Comments

DocForesight said…
Re: Sen. Sanders, never mind that he is often factually compromised. What is the quip? If you can't dazzle them with brilliance, baffle them with B.S.!

The older I get, the less impressed I am with elected representatives and their ability to deal with facts, truth or reality.

Popular posts from this blog

Knowing What You’ve Got Before It’s Gone in Nuclear Energy

The following is a guest post from Matt Wald, senior director of policy analysis and strategic planning at NEI. Follow Matt on Twitter at @MattLWald.

Nuclear energy is by far the largest source of carbon prevention in the United States, but this is a rough time to be in the business of selling electricity due to cheap natural gas and a flood of subsidized renewable energy. Some nuclear plants have closed prematurely, and others likely will follow.
In recent weeks, Exelon and the Omaha Public Power District said that they might close the Clinton, Quad Cities and Fort Calhoun nuclear reactors. As Joni Mitchell’s famous song says, “Don’t it always seem to go that you don’t what you’ve got ‘til it’s gone.”
More than 100 energy and policy experts will gather in a U.S. Senate meeting room on May 19 to talk about how to improve the viability of existing nuclear plants. The event will be webcast, and a link will be available here.
Unlike other energy sources, nuclear power plants get no specia…

Making Clouds for a Living

Donell Banks works at Southern Nuclear’s Plant Vogtle units 3 and 4 as a shift supervisor in Operations, but is in the process of transitioning to his newly appointed role as the daily work controls manager. He has been in the nuclear energy industry for about 11 years.

I love what I do because I have the unique opportunity to help shape the direction and influence the culture for the future of nuclear power in the United States. Every single day presents a new challenge, but I wouldn't have it any other way. As a shift supervisor, I was primarily responsible for managing the development of procedures and programs to support operation of the first new nuclear units in the United States in more than 30 years. As the daily work controls manager, I will be responsible for oversight of the execution and scheduling of daily work to ensure organizational readiness to operate the new units.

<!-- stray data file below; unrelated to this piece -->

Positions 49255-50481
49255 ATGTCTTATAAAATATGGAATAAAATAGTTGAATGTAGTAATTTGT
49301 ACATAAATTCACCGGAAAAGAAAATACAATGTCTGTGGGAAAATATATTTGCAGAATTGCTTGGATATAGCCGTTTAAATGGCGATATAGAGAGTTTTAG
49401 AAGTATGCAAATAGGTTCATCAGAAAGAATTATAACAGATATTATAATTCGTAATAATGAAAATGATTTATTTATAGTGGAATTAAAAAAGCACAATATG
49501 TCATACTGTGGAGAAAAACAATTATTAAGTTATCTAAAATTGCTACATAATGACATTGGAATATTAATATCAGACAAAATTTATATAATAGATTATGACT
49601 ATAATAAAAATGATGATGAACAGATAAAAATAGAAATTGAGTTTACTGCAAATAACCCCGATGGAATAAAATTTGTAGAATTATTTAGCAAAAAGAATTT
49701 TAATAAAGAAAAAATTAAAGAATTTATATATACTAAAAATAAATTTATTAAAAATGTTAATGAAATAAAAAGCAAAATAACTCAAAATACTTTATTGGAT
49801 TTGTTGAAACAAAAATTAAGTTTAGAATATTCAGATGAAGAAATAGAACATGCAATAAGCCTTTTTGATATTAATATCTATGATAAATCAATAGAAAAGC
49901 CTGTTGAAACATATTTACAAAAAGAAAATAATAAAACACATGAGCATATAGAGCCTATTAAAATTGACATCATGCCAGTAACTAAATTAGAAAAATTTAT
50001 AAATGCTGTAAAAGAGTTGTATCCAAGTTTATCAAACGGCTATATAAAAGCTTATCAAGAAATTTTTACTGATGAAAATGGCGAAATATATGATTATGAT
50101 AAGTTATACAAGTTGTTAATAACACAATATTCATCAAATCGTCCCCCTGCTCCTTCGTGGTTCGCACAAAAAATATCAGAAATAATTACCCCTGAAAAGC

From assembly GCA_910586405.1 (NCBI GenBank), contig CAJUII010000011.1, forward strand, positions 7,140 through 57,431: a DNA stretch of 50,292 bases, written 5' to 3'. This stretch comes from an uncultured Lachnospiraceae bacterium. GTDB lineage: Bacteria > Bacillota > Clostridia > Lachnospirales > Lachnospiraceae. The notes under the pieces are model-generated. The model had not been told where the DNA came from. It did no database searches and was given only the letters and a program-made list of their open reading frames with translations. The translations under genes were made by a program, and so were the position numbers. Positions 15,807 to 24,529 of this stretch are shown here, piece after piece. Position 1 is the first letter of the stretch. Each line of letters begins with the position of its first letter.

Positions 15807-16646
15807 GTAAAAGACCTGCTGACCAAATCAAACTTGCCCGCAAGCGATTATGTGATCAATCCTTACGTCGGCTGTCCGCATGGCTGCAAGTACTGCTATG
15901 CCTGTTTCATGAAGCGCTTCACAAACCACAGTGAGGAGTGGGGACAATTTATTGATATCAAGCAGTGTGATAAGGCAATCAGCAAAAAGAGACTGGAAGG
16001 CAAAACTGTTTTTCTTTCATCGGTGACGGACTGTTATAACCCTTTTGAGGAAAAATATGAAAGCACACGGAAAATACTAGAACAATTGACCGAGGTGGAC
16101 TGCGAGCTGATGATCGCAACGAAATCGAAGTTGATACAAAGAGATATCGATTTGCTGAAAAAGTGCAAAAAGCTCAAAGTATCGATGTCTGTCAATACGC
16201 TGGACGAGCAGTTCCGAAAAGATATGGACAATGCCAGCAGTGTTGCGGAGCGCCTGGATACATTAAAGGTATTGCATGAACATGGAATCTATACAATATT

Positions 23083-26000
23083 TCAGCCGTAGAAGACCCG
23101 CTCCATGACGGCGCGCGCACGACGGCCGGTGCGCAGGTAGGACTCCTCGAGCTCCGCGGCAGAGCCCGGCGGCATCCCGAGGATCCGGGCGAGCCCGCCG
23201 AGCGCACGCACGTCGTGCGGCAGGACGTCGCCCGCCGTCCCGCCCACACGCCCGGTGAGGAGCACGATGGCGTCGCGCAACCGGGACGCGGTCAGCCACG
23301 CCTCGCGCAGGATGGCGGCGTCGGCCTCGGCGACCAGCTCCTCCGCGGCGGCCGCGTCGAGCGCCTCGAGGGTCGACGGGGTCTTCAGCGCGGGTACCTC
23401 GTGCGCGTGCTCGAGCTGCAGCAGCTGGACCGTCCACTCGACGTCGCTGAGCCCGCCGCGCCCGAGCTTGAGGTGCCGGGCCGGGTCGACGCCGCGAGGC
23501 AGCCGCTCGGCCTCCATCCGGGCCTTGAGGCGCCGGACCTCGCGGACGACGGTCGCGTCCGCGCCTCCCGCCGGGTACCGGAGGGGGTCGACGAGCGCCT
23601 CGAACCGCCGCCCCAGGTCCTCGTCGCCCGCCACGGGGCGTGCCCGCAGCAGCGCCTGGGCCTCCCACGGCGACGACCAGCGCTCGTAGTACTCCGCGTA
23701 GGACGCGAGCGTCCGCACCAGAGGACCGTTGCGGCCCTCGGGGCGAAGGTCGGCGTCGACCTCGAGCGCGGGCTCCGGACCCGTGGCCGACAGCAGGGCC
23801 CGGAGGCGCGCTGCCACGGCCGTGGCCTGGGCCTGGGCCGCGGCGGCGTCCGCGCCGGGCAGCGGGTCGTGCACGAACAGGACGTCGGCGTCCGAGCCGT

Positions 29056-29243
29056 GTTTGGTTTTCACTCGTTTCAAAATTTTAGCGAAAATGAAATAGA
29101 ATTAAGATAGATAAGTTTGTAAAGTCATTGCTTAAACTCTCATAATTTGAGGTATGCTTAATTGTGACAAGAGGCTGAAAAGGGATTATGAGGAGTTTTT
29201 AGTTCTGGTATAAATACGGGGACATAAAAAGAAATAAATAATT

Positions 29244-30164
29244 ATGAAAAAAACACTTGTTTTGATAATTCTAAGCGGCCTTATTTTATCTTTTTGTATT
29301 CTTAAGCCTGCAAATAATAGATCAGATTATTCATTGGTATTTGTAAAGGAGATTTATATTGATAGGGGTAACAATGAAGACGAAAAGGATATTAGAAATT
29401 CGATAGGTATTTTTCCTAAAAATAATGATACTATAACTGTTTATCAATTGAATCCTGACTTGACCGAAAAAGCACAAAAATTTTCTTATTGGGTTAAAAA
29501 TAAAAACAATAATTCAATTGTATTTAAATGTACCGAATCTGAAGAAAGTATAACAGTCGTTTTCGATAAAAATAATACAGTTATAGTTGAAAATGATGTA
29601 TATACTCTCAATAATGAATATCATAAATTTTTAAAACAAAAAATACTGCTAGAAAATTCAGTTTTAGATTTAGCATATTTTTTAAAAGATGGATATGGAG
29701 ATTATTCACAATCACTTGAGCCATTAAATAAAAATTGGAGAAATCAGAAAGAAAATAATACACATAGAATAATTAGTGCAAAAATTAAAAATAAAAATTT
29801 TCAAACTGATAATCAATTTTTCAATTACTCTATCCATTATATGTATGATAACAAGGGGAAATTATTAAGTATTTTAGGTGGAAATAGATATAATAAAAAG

I envision a nuclear energy industry that leverages the technology of today to improve efficiency…

Nuclear: Energy for All Political Seasons

The electoral college will soon confirm a surprise election result, Donald Trump. However, in the electricity world, there are fewer surprises – physics and economics will continue to apply, and Republicans and Democrats are going to find a lot to like about nuclear energy over the next four years.

In a Trump administration, the carbon conversation is going to be less prominent. But the nuclear value proposition is still there. We bring steady jobs to rural areas, including in the Rust Belt, which put Donald Trump in office. Nuclear plants keep the surrounding communities vibrant.

We hold down electricity costs for the whole economy. We provide energy diversity, reducing the risk of disruption. We are a critical part of America’s industrial infrastructure, and the importance of infrastructure is something that President-Elect Trump has stressed.

One of our infrastructure challenges is natural gas pipelines, which have gotten more congested as extremely low gas prices have pulled m…